LA JOLLA, Calif., June 15, 2010 Without knowing exactly why, scientists have long observed that people who regularly take non-steroidal anti-inflammatory drugs (NSAIDs) like aspirin have lower incidences of certain types of cancer. Now, in a study appearing in Cancer Cell on June 15, investigators at Sanford-Burnham Medical Research Institute (Sanford-Burnham) and their colleagues have figured out how one NSAID, called Sulindac, inhibits tumor growth. The study reveals that Sulindac shuts down cancer cell growth and initiates cell death by binding to nuclear receptor RXRα, a protein that receives a signal and carries it into the nucleus to turn genes on or off.
"Nuclear receptors are excellent targets for drug development," explained Xiao-kun Zhang, Ph.D., professor at Sanford-Burnham and senior author of the study. "Thirteen percent of existing drugs target nuclear receptors, even though the mechanism of action is not always clear."
RXRα normally suppresses tumors, but many types of cancer cells produce a truncated form of this nuclear receptor that does just the opposite. This study showed that shortened RXRα enhances tumor growth by stimulating other proteins that help cancer cells survive. Luckily, the researchers also found that Sulindac can be used to combat this deviant RXRα by switching off its pro-survival function and turning on apoptosis, a process that tells cells to self-destruct.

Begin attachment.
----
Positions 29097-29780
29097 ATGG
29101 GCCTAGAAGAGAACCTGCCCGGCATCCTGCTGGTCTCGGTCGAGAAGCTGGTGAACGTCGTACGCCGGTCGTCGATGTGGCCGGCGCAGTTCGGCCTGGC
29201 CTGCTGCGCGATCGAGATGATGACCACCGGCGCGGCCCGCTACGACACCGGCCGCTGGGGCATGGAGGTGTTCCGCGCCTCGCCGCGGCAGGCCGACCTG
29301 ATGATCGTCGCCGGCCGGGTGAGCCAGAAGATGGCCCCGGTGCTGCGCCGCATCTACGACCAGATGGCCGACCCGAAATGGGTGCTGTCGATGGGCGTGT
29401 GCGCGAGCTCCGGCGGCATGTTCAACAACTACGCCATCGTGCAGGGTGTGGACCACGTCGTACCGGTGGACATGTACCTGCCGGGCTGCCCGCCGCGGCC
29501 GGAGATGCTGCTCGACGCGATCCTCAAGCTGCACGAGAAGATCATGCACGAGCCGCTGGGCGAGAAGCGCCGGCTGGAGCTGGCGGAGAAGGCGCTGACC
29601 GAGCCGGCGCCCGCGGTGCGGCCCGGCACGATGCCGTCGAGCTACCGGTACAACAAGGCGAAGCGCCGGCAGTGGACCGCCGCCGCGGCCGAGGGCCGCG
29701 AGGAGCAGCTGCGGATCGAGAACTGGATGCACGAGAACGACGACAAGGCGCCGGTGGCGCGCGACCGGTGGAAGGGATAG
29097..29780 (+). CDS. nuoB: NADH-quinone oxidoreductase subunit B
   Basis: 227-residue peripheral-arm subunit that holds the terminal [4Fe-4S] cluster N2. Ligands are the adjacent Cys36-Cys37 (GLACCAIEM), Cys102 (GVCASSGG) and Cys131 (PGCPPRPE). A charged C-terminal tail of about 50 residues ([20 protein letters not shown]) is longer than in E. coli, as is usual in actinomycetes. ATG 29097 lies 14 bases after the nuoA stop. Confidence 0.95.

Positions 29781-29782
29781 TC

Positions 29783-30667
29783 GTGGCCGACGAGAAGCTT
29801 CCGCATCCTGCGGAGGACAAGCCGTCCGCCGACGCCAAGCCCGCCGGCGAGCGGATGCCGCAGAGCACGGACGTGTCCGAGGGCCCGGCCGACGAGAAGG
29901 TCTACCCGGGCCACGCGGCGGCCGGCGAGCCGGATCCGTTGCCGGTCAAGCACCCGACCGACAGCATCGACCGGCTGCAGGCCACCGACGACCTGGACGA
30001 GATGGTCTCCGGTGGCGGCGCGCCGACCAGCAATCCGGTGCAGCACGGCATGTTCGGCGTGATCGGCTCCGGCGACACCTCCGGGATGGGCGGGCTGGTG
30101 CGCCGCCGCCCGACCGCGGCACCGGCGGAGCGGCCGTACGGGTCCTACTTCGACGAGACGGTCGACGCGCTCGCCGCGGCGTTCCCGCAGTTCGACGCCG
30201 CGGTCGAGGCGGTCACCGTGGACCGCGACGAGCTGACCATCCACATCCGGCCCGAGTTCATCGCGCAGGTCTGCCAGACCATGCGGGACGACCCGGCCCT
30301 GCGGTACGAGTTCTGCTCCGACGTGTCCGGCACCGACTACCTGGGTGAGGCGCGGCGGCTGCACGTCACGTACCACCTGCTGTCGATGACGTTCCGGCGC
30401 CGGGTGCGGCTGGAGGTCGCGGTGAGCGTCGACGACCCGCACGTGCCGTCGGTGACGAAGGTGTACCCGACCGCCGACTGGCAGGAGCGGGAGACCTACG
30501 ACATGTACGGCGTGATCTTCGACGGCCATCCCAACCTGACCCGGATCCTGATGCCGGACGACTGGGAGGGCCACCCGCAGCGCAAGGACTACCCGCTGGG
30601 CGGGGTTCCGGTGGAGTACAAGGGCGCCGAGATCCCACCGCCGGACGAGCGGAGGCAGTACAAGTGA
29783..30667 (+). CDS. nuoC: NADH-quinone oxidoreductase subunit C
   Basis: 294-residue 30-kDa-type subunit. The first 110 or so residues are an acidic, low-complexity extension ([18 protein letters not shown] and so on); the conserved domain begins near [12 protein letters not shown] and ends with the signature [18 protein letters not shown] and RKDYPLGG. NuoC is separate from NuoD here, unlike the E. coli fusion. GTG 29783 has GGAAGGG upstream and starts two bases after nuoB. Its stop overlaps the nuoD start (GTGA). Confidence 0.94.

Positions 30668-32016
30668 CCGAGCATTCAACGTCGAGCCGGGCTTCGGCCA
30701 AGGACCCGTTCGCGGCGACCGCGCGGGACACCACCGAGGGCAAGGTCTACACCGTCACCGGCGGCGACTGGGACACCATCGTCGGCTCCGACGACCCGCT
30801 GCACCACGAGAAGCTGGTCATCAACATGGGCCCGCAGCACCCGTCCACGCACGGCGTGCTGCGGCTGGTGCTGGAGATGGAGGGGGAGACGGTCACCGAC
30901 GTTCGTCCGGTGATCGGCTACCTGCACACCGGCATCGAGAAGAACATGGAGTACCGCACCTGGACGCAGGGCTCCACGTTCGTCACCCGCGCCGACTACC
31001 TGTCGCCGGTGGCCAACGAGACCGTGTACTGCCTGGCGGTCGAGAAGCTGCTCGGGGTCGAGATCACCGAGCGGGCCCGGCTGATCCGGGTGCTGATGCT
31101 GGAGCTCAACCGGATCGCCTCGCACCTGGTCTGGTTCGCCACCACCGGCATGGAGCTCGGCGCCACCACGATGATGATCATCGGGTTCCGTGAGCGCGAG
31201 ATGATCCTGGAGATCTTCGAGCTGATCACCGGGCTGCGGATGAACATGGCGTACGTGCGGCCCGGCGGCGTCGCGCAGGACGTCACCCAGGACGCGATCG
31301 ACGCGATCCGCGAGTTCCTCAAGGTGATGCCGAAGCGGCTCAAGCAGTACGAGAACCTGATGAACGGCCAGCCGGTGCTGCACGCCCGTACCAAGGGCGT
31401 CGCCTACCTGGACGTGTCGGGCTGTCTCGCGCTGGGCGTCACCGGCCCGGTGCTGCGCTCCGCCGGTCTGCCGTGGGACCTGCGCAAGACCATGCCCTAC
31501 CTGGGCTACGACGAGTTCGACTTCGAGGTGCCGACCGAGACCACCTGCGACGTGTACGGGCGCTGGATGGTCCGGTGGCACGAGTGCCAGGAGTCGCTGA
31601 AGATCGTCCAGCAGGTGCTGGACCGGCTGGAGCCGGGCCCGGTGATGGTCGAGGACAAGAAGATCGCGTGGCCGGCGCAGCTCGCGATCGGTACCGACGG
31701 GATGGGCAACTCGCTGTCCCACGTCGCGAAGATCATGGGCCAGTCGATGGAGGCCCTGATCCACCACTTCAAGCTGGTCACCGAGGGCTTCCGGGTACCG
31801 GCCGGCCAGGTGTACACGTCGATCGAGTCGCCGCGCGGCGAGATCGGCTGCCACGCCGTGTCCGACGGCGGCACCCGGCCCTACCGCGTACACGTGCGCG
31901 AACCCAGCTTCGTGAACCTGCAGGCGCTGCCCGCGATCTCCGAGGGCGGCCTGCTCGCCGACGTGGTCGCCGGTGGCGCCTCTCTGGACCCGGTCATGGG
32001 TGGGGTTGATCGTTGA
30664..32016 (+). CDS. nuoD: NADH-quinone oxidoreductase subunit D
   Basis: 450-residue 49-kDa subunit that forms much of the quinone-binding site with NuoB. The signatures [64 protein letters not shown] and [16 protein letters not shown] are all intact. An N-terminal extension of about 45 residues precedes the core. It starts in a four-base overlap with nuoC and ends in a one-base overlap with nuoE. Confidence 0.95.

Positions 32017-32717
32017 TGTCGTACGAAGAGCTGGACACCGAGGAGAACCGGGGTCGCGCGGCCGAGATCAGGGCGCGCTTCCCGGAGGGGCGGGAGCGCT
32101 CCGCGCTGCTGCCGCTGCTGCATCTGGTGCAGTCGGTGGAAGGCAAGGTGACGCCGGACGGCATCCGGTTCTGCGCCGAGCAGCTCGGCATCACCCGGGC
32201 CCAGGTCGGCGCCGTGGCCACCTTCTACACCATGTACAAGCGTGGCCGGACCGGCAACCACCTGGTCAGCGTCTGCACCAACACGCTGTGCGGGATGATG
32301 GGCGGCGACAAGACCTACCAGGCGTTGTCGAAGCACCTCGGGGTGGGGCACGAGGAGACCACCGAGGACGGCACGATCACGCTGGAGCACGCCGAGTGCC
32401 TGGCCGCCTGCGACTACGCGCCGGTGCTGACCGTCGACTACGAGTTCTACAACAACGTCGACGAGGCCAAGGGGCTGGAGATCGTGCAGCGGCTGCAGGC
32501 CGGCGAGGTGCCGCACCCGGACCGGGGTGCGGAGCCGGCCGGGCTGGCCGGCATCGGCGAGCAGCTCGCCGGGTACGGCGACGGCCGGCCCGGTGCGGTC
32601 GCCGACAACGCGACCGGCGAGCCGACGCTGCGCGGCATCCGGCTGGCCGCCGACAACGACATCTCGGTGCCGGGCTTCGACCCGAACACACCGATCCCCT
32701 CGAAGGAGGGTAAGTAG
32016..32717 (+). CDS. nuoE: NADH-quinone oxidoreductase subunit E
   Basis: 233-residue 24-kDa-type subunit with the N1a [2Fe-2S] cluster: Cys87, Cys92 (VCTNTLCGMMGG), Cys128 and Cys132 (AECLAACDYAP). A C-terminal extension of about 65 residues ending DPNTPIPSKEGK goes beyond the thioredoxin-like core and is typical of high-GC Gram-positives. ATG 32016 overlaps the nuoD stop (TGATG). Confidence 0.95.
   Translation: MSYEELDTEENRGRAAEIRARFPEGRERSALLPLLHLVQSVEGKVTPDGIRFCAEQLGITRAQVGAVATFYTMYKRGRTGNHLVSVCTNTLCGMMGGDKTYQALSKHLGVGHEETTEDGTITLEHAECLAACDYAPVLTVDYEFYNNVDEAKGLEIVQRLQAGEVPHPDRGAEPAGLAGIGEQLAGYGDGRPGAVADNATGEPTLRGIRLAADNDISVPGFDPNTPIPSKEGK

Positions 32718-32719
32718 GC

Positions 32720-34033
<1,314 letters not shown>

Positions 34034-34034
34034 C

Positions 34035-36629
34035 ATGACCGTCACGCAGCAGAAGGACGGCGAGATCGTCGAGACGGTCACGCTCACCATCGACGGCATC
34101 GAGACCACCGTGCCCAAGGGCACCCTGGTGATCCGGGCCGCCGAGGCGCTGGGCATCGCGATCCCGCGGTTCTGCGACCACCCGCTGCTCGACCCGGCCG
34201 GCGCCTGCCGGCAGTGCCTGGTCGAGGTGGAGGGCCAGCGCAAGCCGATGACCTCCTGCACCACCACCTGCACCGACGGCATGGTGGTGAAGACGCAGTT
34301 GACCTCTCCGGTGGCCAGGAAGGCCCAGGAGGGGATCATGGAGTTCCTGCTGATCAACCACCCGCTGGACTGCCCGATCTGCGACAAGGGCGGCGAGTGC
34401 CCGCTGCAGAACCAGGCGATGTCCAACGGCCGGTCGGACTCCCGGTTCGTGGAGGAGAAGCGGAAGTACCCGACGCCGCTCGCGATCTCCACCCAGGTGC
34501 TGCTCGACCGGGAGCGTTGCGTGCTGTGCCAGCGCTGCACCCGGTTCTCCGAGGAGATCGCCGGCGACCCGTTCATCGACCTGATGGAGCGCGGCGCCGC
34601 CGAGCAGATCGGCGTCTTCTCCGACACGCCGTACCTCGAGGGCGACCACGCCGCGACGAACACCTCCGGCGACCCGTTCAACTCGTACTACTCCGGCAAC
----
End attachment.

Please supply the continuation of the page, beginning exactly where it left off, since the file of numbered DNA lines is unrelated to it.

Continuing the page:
Sulindac is currently prescribed for the treatment of pain and fever, and to help relieve symptoms of arthritis. The current study demonstrates a new application for Sulindac as a potential anti-cancer treatment that targets truncated RXRα protein in tumors. However, some NSAIDs have gotten a lot of bad press for their potentially dangerous cardiovascular side effects. To overcome this limitation, the researchers tweaked Sulindac, creating a new version of the drug now called K-80003 that both decreases negative consequences and increases binding to truncated RXRα.
"Depending on the conditions, the same protein, such as RXRα, can either kill cancer cells or promote their growth," Dr. Zhang said. "The addition of K-80003 shifts that balance by blocking survival pathways and sensitizing cancer cells to triggers of apoptosis."
|Contact: Josh Baxt|
Sanford-Burnham Medical Research Institute